hyperfunction


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hyperfunction

(ˌhaɪpəˈfʌŋkʃən)
n
1. (Medicine) med excessive activity or functioning
2. (Mathematics) maths a pair of holomorphic functions distinguished by a boundary
Collins English Dictionary – Complete and Unabridged, 12th Edition 2014 © HarperCollins Publishers 1991, 1994, 1998, 2000, 2003, 2006, 2007, 2009, 2011, 2014

hy•per•func•tion

(ˌhaɪ pərˈfʌŋk ʃən)

n.
abnormally increased function, esp. of glands or other organs.
[1905–10]
Random House Kernerman Webster's College Dictionary, © 2010 K Dictionaries Ltd. Copyright 2005, 1997, 1991 by Random House, Inc. All rights reserved.
Translations

hyperfunction

n. hiperfunción, funcionamiento excesivo.
English-Spanish Medical Dictionary © Farlex 2012
References in periodicals archive ?
Contrarily, hyperfunction or increased demand due to increased masticatory forces should lead to hypertrophy.
The five characteristics are grade (G), a description of the degree of hoarseness, which relates to the overall voice quality, integrating all deviant components; roughness (R), the perceptual irregularity of vocal fold vibrations, abnormal fluctuations in F0 or amplitude of vibration; breathiness (B), an auditive impression of air leakage through the insufficient glottic closure; asthenia (A), the voice denotes weakness and lack of power; and strain (S), reflects a perception of vocal hyperfunction. The parameters of aerodynamic measurements were also evaluated: maximum phonation time (MPT) of vowel sound "a"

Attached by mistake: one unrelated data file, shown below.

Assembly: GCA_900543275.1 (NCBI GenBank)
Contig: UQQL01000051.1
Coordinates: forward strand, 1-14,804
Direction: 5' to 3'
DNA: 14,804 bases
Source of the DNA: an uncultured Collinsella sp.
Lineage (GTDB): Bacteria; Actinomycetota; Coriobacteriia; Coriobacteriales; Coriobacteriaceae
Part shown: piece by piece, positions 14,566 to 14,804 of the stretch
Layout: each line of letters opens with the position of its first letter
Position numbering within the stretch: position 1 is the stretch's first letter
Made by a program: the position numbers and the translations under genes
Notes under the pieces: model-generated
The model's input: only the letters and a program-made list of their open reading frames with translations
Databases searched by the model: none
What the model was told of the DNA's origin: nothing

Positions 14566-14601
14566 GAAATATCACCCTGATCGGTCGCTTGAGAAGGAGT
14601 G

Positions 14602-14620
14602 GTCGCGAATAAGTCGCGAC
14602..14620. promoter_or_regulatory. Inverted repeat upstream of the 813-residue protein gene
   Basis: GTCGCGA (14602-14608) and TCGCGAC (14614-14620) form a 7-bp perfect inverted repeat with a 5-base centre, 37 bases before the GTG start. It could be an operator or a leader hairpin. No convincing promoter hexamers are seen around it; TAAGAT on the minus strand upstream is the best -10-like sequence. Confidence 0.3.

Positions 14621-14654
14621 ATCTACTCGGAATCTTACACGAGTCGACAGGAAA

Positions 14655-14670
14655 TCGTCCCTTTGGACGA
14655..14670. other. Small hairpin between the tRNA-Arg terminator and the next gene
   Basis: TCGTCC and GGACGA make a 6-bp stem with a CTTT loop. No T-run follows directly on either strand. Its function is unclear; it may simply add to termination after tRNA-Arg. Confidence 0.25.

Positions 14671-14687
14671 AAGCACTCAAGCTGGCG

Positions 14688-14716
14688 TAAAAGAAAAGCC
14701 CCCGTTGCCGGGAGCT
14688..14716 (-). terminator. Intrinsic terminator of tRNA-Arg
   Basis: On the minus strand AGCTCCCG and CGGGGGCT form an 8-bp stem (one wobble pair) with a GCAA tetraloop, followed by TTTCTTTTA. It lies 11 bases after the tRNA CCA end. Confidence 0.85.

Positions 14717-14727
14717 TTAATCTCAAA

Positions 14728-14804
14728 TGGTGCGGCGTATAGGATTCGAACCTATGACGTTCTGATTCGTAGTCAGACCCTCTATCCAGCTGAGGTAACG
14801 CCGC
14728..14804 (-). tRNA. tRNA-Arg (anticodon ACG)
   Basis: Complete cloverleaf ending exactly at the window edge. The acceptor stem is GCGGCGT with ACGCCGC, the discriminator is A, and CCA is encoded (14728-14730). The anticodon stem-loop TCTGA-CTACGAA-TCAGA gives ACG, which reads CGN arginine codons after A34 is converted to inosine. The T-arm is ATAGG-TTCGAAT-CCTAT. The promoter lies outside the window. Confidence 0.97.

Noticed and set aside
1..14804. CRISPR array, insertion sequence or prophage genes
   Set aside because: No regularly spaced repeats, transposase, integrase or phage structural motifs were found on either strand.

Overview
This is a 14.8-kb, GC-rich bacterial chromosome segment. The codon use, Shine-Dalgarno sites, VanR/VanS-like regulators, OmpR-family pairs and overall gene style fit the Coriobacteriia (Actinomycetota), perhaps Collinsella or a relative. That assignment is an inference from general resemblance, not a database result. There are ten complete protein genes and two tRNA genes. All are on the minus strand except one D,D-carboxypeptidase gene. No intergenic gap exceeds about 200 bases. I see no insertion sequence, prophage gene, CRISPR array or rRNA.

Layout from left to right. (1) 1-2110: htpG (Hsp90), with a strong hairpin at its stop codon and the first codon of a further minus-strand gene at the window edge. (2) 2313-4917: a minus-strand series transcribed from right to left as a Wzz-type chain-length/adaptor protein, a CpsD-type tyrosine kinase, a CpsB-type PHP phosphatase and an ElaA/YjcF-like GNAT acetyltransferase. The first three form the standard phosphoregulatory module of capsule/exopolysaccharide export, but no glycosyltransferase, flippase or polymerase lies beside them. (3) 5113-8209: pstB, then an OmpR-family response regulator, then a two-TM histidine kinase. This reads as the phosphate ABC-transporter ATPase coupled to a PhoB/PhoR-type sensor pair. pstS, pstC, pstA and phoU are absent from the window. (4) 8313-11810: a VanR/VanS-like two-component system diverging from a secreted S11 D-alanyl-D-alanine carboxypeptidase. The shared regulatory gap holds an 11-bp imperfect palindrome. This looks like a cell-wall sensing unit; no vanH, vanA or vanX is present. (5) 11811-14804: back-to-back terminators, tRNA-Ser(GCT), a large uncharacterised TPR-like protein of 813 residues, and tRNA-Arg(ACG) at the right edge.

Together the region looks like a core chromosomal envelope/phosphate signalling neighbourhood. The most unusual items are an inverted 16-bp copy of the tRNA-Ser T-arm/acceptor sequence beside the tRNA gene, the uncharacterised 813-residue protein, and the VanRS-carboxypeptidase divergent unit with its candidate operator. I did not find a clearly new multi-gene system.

(12) The basic paradigm used to evaluate laryngeal hyperfunction was to look for compression of the supra-glottic structures during phonation.
If there are clinical signs or symptoms of adrenal hyperfunction, biochemical evaluation may be appropriate." (1)
Platelet hyperfunction in acute coronary syndromes.
Diagnosis of SO palsy was made based on limited depression on adduction, IO hyperfunction, V-pattern, hypertropia, abnormal head position, excyclotorsion findings, and medical history.
If the aerodynamic forces are not in accordance with the vocal demands, such as with voice professionals, it can lead to hyperfunction behaviors generating tension to the phonation, brusque vocal attacks, fatigue, and dysphonias [6].
Increase of levels of D-dimer and NT-pro BNP is because of vascular injury, platelet activation, clotting mechanism hyperfunction and changes of blood flow state and will not be affected by jaundice and hemolysis.
In addition, compensatory muscle hyperfunction to overwhelm RE-related dysphonia, as observed in the case of vocal cord paralysis, can be another possible reason for increased FDG uptake during imaging (3).
Hyperfunction or hypofunction of miRNA do contribute in the cancer development.7-9
Lingual nerve hyperfunction due to chorda tympani alterations may be a possible cause (16).
anxiety, depression, mania), impulsive and aggressive behaviors, hallucination, delusions and other psychotic symptoms that have been mentioned in the literature.[4] Neurological symptoms include symptoms of central and peripheral nervous impairments, and the major symptoms include muscle strength weakness, numbness, deep sensory impairment, ataxia, optic nerve impairment and deep reflex hyperfunction, etc.[5,6] A systematic review suggested that many cases of death due to closed inhalation methods using a mask or plastic bag have been reported.[6] But the symptoms mentioned above can occur either alone or at the same time.